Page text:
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Sociology of Childhood

In Uncovering Childhood, Peter Fuller (1979) traces the way that children's imagery, in fact their being, has been co-modified by adults and capitalistic socioeconomic systems. Primarily viewing children as "young adults," Fuller (1979, p. 234) argues that childhood is removed from children in ways that undermine a potential for socialism and more, "There are good grounds for concluding that even if it were possible to eradicate childhood altogether¨for example a sustained assault upon the biological level itself¨the attempt might also eradicate the potentiality for socialism, and much else besides."

In the Victorian era, the child was often viewed as a "miniature adult," and when children from rural and poor classes were depicted it was often from the perspective of the upper-classes. Such images of children are often exploitative, an exploitation that Fuller (1979, p. 232) argues still occurs in contemporary images of children, "The child is depicted as a miniature consumer, or the child's image is used with no thought of the child's own experience, as a narcissistic enticement of adults." Such images portend a connection between the child and socioeconomics, one that Fuller (1979) argues is pure fabrication since children are as close to nature and the biological and as far removed from the socioeconomic as it gets during childhood. Because of this Fuller (1979, p. 233) argues children "Ócannot be equalized by social exchange." In othe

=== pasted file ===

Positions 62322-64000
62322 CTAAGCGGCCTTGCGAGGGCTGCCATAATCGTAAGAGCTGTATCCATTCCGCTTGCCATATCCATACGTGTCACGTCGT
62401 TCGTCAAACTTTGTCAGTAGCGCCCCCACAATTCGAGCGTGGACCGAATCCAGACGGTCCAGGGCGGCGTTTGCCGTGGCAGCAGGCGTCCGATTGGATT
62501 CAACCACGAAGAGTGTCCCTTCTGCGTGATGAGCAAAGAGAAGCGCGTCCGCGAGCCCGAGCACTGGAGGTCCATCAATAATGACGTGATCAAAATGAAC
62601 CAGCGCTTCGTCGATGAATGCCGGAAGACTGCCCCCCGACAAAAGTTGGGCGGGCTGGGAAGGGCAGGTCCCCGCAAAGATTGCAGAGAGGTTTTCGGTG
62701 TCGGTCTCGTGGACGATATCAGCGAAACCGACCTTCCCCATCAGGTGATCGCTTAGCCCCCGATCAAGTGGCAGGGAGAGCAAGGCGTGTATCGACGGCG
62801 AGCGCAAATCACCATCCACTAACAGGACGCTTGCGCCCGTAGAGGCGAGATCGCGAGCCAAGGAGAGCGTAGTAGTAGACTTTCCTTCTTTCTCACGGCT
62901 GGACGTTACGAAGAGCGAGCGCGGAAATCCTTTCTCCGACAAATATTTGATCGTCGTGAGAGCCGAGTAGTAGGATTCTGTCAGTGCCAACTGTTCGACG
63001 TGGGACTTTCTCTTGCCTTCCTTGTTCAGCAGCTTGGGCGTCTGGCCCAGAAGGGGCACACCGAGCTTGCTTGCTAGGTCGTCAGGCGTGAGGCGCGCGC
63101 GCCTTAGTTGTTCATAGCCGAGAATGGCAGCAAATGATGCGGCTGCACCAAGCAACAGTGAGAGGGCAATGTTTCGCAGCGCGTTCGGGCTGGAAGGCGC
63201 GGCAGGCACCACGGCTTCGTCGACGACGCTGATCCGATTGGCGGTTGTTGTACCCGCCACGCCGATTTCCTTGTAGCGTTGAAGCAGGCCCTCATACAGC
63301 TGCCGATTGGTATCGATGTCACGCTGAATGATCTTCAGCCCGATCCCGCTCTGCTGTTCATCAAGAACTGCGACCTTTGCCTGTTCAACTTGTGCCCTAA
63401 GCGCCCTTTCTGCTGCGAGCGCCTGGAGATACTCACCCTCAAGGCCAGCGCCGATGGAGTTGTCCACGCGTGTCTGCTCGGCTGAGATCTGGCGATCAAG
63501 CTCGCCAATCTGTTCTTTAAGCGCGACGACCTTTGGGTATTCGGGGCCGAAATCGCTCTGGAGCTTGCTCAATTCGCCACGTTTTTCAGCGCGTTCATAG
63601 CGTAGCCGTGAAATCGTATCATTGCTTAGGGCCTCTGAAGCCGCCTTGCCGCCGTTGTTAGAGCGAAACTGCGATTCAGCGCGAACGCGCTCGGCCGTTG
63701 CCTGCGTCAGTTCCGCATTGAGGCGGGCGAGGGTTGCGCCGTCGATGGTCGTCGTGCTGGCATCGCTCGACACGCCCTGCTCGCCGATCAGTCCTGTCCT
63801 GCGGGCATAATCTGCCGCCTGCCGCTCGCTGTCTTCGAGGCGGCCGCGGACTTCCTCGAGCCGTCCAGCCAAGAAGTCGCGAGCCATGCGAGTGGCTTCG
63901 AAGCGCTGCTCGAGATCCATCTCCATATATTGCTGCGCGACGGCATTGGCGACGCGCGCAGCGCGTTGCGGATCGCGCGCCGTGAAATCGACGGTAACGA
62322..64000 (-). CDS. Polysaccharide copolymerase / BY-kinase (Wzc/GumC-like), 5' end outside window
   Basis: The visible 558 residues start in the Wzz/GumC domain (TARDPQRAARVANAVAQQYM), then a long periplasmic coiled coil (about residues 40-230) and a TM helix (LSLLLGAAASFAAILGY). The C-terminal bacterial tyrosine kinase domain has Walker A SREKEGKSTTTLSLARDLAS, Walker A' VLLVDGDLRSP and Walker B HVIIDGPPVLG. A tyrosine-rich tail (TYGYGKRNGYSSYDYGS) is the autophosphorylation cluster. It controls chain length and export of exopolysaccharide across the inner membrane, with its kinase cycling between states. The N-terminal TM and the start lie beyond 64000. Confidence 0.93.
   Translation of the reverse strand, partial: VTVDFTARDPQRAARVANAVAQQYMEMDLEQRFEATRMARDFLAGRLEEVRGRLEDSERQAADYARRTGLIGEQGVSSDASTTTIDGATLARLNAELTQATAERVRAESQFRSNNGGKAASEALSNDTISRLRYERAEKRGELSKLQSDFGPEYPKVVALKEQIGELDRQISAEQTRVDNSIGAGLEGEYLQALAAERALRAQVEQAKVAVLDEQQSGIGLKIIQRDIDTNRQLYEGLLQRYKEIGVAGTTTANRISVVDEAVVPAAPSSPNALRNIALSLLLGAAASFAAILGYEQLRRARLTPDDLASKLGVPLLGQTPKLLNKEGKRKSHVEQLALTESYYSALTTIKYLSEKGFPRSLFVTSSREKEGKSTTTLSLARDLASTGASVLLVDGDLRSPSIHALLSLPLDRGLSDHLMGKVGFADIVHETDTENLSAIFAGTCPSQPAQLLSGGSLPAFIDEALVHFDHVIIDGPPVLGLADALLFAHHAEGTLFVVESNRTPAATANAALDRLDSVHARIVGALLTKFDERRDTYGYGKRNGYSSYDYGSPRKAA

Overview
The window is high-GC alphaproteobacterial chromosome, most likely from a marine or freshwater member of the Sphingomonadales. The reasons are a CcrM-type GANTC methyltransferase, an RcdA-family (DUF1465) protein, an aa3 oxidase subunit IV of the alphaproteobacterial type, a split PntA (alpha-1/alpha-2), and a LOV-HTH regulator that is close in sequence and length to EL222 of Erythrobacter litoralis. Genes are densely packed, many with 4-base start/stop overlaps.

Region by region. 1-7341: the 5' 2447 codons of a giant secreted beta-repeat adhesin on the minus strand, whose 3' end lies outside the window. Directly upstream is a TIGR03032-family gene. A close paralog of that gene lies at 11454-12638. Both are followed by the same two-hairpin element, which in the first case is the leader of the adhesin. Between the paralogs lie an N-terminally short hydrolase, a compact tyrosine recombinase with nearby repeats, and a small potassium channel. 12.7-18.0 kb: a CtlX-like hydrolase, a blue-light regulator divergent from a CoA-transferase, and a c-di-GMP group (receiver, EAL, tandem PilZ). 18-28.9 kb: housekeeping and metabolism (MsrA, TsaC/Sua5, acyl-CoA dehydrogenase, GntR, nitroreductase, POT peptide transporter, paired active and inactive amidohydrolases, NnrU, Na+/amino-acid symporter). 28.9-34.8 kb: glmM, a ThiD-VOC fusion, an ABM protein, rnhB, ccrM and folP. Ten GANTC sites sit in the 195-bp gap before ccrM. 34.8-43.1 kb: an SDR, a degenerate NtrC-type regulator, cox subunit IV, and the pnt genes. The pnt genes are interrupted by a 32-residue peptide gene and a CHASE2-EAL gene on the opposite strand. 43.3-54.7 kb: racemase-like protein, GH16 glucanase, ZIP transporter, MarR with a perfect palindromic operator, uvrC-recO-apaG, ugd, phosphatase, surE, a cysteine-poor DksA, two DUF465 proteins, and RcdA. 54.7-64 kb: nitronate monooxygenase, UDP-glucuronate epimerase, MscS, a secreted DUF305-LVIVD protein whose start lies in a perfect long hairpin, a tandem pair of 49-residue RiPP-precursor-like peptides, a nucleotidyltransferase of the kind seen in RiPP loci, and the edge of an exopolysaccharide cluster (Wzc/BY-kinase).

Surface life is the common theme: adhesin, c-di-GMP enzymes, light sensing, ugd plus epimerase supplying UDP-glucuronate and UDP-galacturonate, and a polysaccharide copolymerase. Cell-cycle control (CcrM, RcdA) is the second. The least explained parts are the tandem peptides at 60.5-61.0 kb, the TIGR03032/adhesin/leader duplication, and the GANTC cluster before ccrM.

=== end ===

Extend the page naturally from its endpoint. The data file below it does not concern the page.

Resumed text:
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Sociology of Childhood. (1969, December 31). In Retrieved 12:11, September 01, 2015, from